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I think I actually have a no. 4 bolt head somewhere. I had a few and I should sell them, but I think there is a 4 in the bag.



Other way around! 3 is (on average) longest but with considerable overlap between numbers. I've had 3's that measure out in the lower end of 2. If you see a 3 on a rifle don't automatically assume the body is worn out. Regarding choice of rifles, my favorites are ones that actually look like they were there and used but are still mechanically sound. I have Long Branch's that look like they were never issued and I don't tend to want to drag them to the range and lower their value by adding my own wear and tear.

Ruprecht[/QUOT

Yes other way round, 3 being largest then 2, 1 and 0. Been some time since I repaired these old rifles. Why I said there is a #4 that's wrong, I was thinking there are 4 bolt head sizes in total.
 

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One other thing to consider is the build quality of the Long Branch and Savage rifles were better throughout the war years.

The early No.4's from all the British factories had quality problems related from new, inexperienced, employees all learning their jobs in newly built factories at the same time.

Also, neither of the 'new world' plants seemed to feel the need to routinely assemble rifles with one or more 'nonstandard parts' (basically reject parts. The rifles with an A appended to the serial number had them) just to get the rifles out the door. Just to make it MORE fun, it is up to YOU to figure which parts are nonstandard.

EDIT: I just wanted to add that some of the build quality advantage of the 'new world' (Savage and Long Branch) No.4's perhaps came from the fact that their factories weren't subject to being bombed during air raids like the British ones were. Not surprisingly, having your factory get bombed can have the effect of doing some pretty nasty things to your production equipment, schedule, and personnel.
 

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That's more than I'd swing on an FTR'd #4. Many view them as less desirable, resulting in lower prices. If you don't care that it's refurbished & really gotta have a #4, it may be worth considering.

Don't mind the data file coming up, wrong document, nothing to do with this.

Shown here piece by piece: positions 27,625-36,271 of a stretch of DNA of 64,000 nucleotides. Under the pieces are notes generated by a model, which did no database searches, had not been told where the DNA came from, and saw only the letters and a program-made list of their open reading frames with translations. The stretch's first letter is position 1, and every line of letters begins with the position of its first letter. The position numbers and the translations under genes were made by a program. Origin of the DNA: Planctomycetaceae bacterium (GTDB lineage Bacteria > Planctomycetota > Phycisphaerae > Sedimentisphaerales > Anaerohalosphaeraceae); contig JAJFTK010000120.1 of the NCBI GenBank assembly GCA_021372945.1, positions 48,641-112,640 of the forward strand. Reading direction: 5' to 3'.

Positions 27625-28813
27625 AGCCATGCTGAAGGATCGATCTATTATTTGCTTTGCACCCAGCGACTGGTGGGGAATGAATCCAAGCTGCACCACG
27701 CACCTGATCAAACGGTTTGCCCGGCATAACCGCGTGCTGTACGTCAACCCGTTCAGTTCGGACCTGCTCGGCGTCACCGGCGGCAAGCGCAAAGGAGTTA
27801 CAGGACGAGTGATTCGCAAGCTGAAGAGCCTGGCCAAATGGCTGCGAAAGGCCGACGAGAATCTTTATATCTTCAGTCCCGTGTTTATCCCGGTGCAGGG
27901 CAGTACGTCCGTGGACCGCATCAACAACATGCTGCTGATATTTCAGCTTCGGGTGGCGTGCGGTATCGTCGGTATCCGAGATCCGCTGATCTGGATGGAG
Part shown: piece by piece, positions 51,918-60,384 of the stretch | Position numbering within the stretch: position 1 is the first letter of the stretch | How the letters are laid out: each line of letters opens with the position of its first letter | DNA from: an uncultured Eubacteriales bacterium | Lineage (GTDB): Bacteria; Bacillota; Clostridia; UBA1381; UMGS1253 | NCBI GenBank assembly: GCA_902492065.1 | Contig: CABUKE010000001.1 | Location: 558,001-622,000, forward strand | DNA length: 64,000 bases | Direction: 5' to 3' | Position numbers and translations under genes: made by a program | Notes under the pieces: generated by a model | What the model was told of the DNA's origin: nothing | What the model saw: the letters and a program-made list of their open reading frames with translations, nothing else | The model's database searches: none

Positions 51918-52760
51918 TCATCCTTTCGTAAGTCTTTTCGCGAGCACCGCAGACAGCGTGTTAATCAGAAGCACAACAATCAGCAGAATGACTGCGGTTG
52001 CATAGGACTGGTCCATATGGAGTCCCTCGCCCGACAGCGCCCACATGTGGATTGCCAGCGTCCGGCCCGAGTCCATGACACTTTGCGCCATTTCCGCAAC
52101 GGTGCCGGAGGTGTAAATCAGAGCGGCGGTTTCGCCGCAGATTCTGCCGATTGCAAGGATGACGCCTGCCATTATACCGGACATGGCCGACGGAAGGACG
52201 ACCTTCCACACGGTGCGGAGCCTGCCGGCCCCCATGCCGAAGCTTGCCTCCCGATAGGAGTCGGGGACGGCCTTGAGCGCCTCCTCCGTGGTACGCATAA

IMHO, the FTRs are a great way to get an example in excellent condition. I wouldn't blink at the FTR, but I'd talk him down in price because of it!
;)
 

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Other way around! 3 is (on average) longest but with considerable overlap between numbers. I've had 3's that measure out in the lower end of 2. If you see a 3 on a rifle don't automatically assume the body is worn out. Regarding choice of rifles, my favorites are ones that actually look like they were there and used but are still mechanically sound. I have Long Branch's that look like they were never issued and I don't tend to want to drag them to the range and lower their value by adding my own wear and tear.

Ruprecht
i'm the same
 

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Thanks for all the advice fellas! Think this rifle would be a good buy if I can get it around $400-$430 shipped? Seller says it's an all matching 1944 Long Branch No 4 Mk 1 that underwent Mk2 upgrades in '53 through FTR.



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I would - great history - it's been shot - stock in great condition
 

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I watched a ZERO series Longbranch sell for under $500, on THIS site, because it was an FTR. Barely want to talk about it... Would've given the seller more than he DID get, but it was a 2 groove & I don't swing that way.

In my neck of the woods (NM), the LGS is the only place suckers (I mean... people) pay $400 or more for an FTR. Never paid over $250 myself, I could get a really great ANY Enfield for sub $400 at, well, EVERY gun show. There's one this weekend, you are all invited to witness it for yourselves! Only finances stop me...
 

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I watched a ZERO series Longbranch sell for under $500, on THIS site, because it was an FTR. Barely want to talk about it... Would've given the seller more than he DID get, but it was a 2 groove & I don't swing that way.

In my neck of the woods (NM), the LGS is the only place suckers (I mean... people) pay $400 or more for an FTR. Never paid over $250 myself, I could get a really great ANY Enfield for sub $400 at, well, EVERY gun show. There's one this weekend, you are all invited to witness it for yourselves! Only finances stop me...